Calendar to honor Washington working women
Twelve women from Lewis County who spent World War II working at the Boeing plant in Chehalis or farming the fields around the county are all featured in the 2014 Washington Women in Trades calendar.
The Washington Women in Trades calendar honors women around the state who worked during WWII in the same spirit as Rosie the Riveter with the same “We Can Do It!” attitude.
The 2014 calendar focuses on 12 women from Lewis County, who come from hometowns including Centralia, Chehalis, Adna, Pe Ell, Mossyrock, Salkum, Napavine, Bear Canyon, Tono and Lincoln Creek.
“They are an amazing group of women,” Lewis County Commissioner Edna Fund said. “I’m hopeful that some of our younger kids will look at these women and get an idea about their history in their own backyards.”
Fund, along with local historian and Centralia Chronicle columnist Julie McDonald, worked with the Washington Women in Trades to set up a calendar shoot and interviews earlier this year for the 12 women.
The women in the calendar include Doris Bier, Shirley Erickson, Margaret Langer, Eva Hauck, June Deskins, Dorothy Powell, Ethel Nelson, Sarah Zopolos, Helen Holloway, Mardelle Hadaller, Margaret Shields and Loretta Downey.
“They are excited girls. They said, ‘We never thought we would be calendar girls. We never thought it was important,’ ” Fund said. “But they were here and they were working. They would go to school and hitch a ride into town to work at the Boeing plant.”
Copies of the calendar are available at the Lewis County Historical Museum or on the Washington Women in Trades website.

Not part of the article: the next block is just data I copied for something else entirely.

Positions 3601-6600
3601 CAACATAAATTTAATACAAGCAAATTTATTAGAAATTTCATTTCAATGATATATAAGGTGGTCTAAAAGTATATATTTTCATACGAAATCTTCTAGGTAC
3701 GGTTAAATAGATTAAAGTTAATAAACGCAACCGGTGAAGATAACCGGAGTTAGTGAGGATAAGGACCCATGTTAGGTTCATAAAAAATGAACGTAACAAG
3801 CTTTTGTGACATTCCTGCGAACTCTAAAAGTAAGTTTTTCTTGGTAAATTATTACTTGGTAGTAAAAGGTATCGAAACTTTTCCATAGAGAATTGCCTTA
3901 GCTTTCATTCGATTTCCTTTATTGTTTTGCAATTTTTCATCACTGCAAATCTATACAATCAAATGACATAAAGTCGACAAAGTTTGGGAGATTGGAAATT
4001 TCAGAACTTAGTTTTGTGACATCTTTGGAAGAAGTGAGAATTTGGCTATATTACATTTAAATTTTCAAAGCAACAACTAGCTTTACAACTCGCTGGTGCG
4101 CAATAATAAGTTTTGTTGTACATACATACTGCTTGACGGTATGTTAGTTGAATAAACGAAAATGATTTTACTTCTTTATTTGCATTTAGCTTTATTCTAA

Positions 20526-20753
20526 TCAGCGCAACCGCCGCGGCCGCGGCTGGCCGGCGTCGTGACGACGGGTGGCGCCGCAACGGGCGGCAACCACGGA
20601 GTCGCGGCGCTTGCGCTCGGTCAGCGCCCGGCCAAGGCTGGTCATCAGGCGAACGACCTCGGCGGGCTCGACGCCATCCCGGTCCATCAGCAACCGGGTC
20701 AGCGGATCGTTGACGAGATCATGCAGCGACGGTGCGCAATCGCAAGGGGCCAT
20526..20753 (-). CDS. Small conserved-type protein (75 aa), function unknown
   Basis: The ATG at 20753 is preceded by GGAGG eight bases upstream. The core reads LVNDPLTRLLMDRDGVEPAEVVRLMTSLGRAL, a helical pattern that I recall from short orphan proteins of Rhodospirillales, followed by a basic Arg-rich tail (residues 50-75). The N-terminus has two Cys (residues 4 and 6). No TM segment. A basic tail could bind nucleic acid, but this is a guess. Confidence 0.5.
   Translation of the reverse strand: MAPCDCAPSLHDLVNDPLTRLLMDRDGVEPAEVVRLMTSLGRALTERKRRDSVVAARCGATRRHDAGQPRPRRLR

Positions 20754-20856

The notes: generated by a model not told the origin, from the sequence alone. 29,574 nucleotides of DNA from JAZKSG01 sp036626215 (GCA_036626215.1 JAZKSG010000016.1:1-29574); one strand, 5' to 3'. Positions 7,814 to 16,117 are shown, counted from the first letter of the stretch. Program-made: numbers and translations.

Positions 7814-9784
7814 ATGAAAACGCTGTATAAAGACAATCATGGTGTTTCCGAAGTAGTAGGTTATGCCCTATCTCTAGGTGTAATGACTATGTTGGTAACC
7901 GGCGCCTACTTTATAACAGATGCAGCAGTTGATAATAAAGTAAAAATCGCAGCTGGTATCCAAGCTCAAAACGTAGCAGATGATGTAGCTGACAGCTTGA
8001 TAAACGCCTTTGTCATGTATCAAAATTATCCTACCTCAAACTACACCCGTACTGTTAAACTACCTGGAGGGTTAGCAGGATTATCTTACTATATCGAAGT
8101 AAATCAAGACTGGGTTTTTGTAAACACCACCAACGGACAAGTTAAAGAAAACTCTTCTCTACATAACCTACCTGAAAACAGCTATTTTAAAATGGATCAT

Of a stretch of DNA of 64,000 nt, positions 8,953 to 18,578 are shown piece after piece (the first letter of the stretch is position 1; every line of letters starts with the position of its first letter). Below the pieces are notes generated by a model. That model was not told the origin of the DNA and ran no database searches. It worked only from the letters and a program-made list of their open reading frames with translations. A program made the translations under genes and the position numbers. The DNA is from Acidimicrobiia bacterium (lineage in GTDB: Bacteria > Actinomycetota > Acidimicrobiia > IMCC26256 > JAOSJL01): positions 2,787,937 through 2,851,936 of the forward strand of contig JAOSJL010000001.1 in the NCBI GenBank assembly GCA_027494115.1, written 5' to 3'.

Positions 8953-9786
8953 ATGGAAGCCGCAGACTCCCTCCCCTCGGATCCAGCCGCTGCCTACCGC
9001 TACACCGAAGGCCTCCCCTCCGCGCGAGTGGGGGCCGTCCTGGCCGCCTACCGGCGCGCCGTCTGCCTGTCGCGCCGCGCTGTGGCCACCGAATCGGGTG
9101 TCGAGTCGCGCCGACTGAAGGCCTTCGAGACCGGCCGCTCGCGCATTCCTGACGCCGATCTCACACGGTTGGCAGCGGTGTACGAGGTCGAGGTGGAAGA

The calendar, titled “A Living Patchwork: The Lewis County Rosies,” was unveiled at the museum earlier this month during the “Evening with the Authors” event.
“We appreciate their service and what they did for this country,” Museum Director Andy Skinner said. “It’s our way of appreciating them and saying thank you.”
Skinner said longtime museum volunteer Margaret Shields, Ms. November in the calendar, is enjoying the recognition.
“She said, ‘I was disappointed because I didn’t get to wear my swimsuit in the calendar,’” Skinner said. “She is having fun with it.”
Along with a photo of each woman, the calendar features each woman’s first-hand account about working during the war.
“Most worked at the Boeing sub plant in Chehalis, and yes, they all have stories to tell,” Washington Women in Trades wrote about the calendar. “Many were farm girls; hard work was not an innovation to them – they’d spent their childhood years milking cows, tilling the earth, walking to school and preserving the harvest from family gardens. Speaking of preserving, that’s what this project is all about. Preserving the stories and the spirit of these women.”
Fund said Washington Women in Trades, based in Seattle, was impressed with the Lewis County Rosies. Some local women qualified for the calendar, but couldn’t make it because of health problems or the fact that only 12 could be in the calendar, Fund said.
All the women in the calendar still had old photos of themselves and even some love letters sent during the war. Some of the old photos are used in the calendar.
“We were not in that era, but they certainly inspire us,” Fund said.